Skip to main content
Search Results

Brits consuming less red meat according to new report

12th Oct 2021 - 07:00
A new report published in The Lancet Planetary Health found that from 2008 to 2019 the average meat consumption per person in the UK decreased from 103.7g to 86.3g a day.

High meat consumption, particularly red meat and processed meat, negatively affects our health, while meat production is one of the largest contributors to global warming and environmental degradation.

The aim of the study was to explore trends in meat consumption within the UK and the associated changes in environmental impact. The study involved a survey of the dietary habits of more than 15,000 Brits.

The scientists found an absolute reduction in red-meat consumption of 13.7g, an absolute reduction in processed meat consumption of 7.0g but a 3.2g increase in white-meat consumption.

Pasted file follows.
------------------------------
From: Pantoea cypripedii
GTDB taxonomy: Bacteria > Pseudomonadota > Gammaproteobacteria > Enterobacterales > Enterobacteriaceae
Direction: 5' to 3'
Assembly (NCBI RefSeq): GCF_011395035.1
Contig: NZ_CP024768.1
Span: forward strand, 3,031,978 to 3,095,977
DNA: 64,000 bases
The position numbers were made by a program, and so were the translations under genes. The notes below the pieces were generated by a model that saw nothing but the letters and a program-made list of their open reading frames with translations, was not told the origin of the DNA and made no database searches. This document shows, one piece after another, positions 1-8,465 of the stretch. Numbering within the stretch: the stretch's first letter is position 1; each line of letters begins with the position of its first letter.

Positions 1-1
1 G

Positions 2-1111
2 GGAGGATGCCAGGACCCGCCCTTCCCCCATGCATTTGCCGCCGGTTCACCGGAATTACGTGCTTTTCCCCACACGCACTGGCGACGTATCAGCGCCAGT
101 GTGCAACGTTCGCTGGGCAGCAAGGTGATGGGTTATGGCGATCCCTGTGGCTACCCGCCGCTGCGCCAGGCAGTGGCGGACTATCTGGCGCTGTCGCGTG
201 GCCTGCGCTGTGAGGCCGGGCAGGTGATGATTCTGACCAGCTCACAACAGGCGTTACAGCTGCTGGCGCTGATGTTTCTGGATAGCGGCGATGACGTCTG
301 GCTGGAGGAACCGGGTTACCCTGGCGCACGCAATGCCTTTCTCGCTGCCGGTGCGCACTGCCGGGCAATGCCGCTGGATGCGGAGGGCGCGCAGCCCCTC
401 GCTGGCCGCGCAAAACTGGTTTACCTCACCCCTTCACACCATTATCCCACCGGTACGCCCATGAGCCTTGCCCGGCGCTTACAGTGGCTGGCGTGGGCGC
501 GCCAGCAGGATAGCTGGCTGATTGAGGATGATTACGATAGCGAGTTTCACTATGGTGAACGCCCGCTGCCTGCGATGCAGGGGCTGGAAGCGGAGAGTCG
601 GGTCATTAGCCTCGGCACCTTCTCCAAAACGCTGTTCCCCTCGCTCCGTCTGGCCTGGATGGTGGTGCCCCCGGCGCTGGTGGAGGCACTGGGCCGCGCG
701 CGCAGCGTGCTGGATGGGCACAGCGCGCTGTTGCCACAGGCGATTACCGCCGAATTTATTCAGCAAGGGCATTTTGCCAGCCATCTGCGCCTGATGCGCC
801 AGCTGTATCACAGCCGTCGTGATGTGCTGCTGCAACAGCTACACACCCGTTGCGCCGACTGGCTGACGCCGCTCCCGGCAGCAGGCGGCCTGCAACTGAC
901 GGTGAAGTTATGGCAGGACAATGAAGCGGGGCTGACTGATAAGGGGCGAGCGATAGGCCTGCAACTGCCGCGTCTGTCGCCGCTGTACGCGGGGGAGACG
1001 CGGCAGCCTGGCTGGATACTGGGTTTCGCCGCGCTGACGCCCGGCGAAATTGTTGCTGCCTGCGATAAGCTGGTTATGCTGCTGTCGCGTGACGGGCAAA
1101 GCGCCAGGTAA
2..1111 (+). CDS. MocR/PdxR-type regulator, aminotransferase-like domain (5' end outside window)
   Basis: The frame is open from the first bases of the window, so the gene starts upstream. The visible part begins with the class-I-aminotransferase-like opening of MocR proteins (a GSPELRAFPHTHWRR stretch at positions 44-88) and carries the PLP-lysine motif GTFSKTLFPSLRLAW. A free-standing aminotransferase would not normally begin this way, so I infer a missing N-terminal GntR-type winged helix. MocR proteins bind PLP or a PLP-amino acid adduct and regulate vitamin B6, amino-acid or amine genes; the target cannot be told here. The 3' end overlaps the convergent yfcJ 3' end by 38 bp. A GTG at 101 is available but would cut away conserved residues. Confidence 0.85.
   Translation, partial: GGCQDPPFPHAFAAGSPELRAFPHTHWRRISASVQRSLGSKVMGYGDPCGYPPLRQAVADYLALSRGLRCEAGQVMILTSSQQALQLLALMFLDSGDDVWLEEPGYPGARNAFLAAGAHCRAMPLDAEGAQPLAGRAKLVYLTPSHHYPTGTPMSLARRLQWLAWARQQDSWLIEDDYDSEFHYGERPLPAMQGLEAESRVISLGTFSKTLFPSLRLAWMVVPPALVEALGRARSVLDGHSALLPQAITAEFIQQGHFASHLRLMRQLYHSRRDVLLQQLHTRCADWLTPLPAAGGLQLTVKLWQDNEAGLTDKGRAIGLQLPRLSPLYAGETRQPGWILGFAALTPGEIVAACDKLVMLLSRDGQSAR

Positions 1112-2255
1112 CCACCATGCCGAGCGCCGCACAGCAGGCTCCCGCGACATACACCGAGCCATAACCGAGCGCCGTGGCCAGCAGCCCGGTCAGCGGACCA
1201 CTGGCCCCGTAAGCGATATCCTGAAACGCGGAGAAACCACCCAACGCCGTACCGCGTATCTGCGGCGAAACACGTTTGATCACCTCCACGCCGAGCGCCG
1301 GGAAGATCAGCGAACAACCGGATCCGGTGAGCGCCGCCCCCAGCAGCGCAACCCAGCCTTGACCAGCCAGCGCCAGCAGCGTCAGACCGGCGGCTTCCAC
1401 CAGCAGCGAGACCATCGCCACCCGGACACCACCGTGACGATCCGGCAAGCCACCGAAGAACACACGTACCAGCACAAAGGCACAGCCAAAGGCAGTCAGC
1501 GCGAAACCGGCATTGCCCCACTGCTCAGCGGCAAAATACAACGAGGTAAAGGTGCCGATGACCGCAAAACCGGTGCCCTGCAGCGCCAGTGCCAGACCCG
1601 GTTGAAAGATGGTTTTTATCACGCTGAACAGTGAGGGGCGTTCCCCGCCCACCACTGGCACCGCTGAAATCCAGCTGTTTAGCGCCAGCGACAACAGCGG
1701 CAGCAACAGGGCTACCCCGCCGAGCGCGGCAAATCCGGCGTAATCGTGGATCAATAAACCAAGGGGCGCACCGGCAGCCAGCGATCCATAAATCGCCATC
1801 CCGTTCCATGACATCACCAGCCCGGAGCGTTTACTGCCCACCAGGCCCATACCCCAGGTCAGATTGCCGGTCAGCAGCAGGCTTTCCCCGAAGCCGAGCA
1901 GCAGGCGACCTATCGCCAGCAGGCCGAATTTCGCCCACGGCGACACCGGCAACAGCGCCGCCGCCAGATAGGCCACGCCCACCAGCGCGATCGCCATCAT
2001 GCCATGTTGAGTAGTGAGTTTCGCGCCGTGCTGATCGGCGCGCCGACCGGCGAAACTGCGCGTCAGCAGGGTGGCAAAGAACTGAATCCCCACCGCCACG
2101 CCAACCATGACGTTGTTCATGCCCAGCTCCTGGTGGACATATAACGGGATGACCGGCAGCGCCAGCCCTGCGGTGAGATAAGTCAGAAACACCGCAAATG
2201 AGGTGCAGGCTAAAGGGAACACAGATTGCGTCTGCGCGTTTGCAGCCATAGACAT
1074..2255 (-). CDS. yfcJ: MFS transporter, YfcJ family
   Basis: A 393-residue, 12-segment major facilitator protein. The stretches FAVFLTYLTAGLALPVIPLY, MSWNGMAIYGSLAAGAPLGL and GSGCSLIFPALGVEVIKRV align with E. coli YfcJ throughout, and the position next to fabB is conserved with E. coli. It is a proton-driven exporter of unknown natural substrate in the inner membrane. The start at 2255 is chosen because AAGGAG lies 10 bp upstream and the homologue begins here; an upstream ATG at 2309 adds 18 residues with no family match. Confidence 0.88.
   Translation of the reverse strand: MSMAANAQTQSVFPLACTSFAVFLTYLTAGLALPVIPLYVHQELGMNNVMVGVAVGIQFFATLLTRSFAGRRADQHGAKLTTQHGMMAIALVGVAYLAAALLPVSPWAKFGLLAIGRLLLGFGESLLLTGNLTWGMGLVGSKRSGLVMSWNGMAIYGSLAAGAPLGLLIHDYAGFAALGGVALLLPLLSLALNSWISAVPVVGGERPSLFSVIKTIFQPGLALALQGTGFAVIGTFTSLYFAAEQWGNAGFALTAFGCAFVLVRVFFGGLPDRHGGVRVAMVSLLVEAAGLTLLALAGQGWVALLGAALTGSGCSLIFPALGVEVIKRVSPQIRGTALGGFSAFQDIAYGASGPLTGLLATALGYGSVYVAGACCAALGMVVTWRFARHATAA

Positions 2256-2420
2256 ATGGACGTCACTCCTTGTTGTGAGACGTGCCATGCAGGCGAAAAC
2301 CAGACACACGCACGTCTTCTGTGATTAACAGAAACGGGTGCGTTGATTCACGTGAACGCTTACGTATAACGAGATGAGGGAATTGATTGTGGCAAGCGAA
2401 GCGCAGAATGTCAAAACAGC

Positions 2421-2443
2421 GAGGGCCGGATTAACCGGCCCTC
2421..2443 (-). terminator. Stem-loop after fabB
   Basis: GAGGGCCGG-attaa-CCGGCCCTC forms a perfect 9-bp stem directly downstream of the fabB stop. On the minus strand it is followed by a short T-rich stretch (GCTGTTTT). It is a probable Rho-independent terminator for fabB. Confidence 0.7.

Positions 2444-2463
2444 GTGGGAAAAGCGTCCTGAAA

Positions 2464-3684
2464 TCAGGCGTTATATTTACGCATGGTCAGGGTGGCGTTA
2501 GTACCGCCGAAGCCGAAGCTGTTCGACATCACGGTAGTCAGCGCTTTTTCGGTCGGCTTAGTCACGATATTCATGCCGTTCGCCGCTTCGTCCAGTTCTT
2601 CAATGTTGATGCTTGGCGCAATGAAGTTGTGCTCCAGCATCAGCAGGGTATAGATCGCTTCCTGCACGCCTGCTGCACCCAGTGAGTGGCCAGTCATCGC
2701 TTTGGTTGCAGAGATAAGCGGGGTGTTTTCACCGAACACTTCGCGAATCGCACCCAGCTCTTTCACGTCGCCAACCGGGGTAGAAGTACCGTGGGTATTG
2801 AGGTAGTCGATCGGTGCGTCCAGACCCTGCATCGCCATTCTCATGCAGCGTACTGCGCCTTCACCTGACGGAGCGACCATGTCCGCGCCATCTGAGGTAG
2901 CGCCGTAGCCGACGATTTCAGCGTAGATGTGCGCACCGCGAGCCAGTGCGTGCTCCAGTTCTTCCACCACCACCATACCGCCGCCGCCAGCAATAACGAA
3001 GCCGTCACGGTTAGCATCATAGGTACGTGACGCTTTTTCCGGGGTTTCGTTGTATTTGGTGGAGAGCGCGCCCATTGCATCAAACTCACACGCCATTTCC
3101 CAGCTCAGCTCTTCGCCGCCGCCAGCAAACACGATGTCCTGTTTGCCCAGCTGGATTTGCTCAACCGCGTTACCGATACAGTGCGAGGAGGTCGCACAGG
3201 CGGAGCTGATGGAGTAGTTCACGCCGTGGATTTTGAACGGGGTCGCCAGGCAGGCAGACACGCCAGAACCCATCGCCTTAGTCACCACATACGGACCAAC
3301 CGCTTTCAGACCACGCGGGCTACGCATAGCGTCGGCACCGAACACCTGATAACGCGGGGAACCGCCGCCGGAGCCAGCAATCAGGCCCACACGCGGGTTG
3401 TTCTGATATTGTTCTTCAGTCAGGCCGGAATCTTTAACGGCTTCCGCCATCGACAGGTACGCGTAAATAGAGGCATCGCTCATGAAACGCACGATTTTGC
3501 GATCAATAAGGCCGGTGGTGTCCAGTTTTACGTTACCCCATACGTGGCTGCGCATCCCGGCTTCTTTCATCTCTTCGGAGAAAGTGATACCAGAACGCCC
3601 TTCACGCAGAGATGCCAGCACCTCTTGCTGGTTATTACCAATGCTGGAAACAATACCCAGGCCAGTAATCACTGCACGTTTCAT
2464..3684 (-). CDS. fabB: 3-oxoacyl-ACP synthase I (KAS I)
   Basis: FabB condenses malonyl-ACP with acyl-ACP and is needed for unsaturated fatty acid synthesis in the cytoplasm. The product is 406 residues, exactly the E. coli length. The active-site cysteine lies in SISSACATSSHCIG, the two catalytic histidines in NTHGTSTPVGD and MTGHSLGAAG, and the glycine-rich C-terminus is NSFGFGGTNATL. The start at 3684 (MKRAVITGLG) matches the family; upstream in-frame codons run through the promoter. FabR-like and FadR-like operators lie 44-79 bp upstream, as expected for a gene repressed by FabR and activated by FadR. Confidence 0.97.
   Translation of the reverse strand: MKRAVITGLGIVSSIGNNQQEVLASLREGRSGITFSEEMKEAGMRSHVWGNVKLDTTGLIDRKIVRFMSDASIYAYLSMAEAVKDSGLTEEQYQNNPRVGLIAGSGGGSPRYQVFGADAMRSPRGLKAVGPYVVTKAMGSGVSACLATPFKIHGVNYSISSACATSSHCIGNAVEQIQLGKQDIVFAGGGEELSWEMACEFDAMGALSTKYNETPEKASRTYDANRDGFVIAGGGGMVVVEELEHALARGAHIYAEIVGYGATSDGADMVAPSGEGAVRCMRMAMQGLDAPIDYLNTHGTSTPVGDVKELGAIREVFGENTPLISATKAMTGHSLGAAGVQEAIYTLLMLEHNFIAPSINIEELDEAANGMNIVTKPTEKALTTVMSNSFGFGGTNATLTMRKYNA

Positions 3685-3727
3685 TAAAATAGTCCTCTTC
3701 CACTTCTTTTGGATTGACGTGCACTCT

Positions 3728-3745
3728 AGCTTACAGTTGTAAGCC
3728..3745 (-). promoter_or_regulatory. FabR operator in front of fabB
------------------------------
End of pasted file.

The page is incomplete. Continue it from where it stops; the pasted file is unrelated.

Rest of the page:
They concluded: “Despite the overall reduction in meat intake, reaching meat-consumption targets that align with sustainable diets will require a substantial acceleration of this trend.”

In 2020 the PSC100 Group started a 20% Less but Better Meat campaign. Public sector catering operators were encouraged to sign-up to a campaign aimed at bringing down the amount of meat on their menus by 20% across schools, hospitals, universities and care homes. 

The campaign is not demonising meat, which is an important part of a healthy diet for most people, nor is it about restricting choice. It is about caterers trimming the meat volumes they handle to inspire improved health and curb the carbon footprint of the sector.

Access the Lancet Planetary Health report here.

Written by
Edward Waddell